The 2018 offseason is well underway, with the Senior Bowl wrapping up and free agency rapidly approaching. Speaking of free agency, one of the biggest questions facing the Falcons heading into the 2018 season is what to do with starting LG Andy Levitre.
Levitre has been an above-average starter through his 3 seasons with the team after being brought in from a last-minute trade with the Titans prior to the 2015 season. He’s been a reliable option on the offensive line, starting all 16 games for the Falcons in 2015 and 2016. In 2017, he started the first 12 games before suffering a triceps injury that kept him out until Week 17. Levitre returned for the Week 17 victory over the Panthers, but aggravated the injury once again and was put on IR heading into the playoffs.
The Falcons offensive line notably suffered with Levitre out of the lineup, as reserve lineman Ben Garland filled in decently as a run blocker but couldn’t hold up in pass protection. Levitre’s loss combined with the shaky play of first-year starter Wes Schweitzer at RG ultimately helped doom the Falcons in the playoffs.
With that in mind, Levitre enters the 2018 season in the final year of his original 6-year contract. Concerns about his cap hit and recent season-ending injury have led to questions about his status with the team going forward. Let’s take a look at some of the possible options the Falcons have with Levitre this offseason.
If Falcons do nothing with Levitre, he will remain with the team in 2018 and enter the final year of his 6-year contract. Normally, this wouldn’t be an issue, but Levitre’s cap hit skyrockets to a whopping $8.375M in 2018—giving him the price tag of an elite NFL guard (that cap hit ranks 14th among all guards in the NFL). That is undoubtedly overpaying for Levitre—who is an above-average player and a consistent starter, but not a top talent.
However, the Falcons could decide to simply stand pat and allow Levitre to play out his contract. That would make him a free agent in 2019 who’s fate would almost certainly be tied to his performance and asking price next season. I don’t see this option as particularly likely, unless Levitre’s agent stonewalls the team and the Falcons fail in their search for another starting guard—either through free agency or the draft. It would allow them to keep their above-average starter for at least the 2018 season, however, and continuity (and reliability) on the offensive line is quite valuable.
Offer an extension/restructure
I believe this is the route the Falcons will try to take with Levitre. He’s been a quality starter for this team and will be turning 31 in 2018. The only knocks on Levitre are his cap hit this year ($8.375M) and the fact that he suffered a season-ending injury just before the playoffs. Otherwise, Levitre has more than earned his spot at LG going forward—and the team would be wise to keep that continuity going if at all possible.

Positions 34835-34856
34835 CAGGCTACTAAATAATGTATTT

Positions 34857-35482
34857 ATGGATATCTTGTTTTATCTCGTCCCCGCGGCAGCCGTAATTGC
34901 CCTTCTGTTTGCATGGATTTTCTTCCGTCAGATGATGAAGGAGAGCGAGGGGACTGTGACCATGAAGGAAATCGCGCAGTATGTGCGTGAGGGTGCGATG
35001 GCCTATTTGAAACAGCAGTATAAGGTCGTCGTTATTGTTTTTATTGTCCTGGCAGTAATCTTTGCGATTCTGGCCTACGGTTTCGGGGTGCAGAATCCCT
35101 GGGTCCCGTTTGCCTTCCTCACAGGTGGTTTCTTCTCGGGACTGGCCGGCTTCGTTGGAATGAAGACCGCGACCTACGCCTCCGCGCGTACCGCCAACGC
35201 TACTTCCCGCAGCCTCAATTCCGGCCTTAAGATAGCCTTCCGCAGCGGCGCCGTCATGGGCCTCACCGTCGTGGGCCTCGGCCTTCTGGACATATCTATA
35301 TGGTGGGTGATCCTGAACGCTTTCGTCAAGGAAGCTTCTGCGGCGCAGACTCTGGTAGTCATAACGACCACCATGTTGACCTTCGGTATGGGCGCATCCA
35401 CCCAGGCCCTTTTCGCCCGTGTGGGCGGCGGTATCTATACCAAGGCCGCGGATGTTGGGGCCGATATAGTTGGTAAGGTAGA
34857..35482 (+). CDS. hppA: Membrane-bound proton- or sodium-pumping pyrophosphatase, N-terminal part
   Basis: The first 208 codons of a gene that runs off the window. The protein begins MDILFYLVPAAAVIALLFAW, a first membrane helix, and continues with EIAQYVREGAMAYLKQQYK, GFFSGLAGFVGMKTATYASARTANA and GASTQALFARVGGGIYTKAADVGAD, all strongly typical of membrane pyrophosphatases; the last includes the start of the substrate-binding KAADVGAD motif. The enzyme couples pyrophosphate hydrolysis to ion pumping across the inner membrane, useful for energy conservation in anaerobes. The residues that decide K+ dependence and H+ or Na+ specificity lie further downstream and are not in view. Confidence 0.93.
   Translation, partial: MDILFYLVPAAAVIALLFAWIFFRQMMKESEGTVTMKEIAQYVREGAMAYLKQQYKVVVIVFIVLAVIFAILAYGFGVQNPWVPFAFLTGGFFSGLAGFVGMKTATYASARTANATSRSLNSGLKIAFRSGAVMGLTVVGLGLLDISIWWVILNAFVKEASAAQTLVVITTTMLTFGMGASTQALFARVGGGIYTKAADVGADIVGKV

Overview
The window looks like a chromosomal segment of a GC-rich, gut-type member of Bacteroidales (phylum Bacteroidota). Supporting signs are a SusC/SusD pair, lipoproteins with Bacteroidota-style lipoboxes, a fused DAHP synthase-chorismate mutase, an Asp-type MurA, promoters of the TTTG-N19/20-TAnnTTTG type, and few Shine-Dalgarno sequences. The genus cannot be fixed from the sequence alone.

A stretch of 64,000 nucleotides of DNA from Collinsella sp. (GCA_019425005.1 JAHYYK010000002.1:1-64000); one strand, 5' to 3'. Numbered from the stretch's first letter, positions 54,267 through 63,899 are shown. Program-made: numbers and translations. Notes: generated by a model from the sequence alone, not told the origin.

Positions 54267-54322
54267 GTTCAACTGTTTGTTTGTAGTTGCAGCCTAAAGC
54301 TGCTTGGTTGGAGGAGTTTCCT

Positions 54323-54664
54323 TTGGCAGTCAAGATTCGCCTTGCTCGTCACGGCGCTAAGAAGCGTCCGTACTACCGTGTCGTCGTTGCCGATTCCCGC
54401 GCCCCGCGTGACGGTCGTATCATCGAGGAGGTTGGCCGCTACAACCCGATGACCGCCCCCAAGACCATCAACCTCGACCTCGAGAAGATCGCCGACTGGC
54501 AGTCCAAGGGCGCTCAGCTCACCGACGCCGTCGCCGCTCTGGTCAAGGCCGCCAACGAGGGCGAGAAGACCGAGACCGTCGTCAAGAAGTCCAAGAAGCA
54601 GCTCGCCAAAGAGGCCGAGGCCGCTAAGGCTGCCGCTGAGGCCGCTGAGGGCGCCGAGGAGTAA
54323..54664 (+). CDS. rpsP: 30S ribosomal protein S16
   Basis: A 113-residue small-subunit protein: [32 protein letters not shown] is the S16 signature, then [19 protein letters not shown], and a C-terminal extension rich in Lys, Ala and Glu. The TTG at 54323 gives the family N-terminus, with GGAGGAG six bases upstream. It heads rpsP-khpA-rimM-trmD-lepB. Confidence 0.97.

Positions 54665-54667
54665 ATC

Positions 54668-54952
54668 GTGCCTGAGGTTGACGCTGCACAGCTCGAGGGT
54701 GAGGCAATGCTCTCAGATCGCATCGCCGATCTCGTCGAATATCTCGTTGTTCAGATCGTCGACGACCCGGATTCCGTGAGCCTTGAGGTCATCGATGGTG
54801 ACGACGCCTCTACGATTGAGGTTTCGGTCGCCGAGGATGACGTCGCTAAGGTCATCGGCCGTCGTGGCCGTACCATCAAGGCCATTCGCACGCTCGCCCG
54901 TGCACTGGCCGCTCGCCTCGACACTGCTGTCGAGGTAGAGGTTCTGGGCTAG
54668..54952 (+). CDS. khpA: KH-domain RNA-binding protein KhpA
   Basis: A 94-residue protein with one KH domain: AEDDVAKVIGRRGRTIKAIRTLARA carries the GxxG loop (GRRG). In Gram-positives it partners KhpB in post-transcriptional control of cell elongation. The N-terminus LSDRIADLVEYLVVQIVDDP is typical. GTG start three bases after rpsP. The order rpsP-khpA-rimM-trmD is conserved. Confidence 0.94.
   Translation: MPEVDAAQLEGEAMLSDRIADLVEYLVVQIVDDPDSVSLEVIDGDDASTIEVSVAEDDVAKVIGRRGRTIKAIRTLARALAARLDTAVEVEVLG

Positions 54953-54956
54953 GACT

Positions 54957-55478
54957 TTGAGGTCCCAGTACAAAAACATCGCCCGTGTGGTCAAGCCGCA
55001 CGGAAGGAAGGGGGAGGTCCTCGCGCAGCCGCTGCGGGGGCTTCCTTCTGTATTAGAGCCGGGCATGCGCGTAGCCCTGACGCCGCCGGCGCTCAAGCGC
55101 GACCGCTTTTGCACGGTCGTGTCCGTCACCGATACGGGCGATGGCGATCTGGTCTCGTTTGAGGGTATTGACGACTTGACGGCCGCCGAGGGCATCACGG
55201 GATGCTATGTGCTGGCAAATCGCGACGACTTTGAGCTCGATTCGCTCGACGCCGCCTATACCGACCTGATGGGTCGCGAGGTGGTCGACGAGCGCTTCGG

The best route might be offering Levitre a 2-year extension that keeps him with the team through the 2020 season. Atlanta can offer Levitre some bonus money and guarantees in future years in exchange for reducing his cap hit into the ~$5M range over the next three seasons. That would bring Levitre’s cap hit more in line with his market value and would also give the Falcons ample time to find his eventual successor. When the contract expires in 2020, Levitre would still be only 33—leaving the door open for another short contract extension if he’s still performing at a high level.
If Levitre is unwilling to negotiate or accept a deal that lowers his cap hit, the Falcons may well decide to roll the dice on finding a replacement and move on from Levitre this year. The team would save $7M in cap space (with only $1.375M in dead cap), but would be down a starter and would lose the continuity and veteran presence that Levitre brought to the offensive line.
This option is a gamble, as unless the Falcons plan to bring in an established starter in free agency (which will likely soak up all that cap savings), they’ll be depending on a draft pick or Sean Harlow to take over the LG position. There are certainly some options in the draft (Isaiah Wynn from Georgia could be available at pick 26), but going into 2018 with a rookie and an unproven starter at RG (Schweitzer) could be a recipe for a difficult offensive line season. I think the Falcons would prefer to avoid this option if at all possible—hopefully the two sides can work something out before it comes to this.
I’m on record predicting that the Falcons will offer Levitre some sort of extension (probably 2-3 years) in exchange for lowering his cap hit, but that doesn’t mean Levitre will accept it. The Falcons may very well be forced to choose between overpaying for a reliable starter or rolling the dice on a rookie (or first-year starter like Sean Harlow). However, Levitre’s open-market value will be notably lower coming off a season-ending injury—which may open the door for some sort of arrangement between him and the Falcons.
I hope the Falcons can keep Levitre around, but what do you think? Would you like to see the Falcons keep Levitre, extend him, or move on this offseason? If you don’t think Levitre will be with the team in 2018, who would you want to replace him: a rookie or a free agent?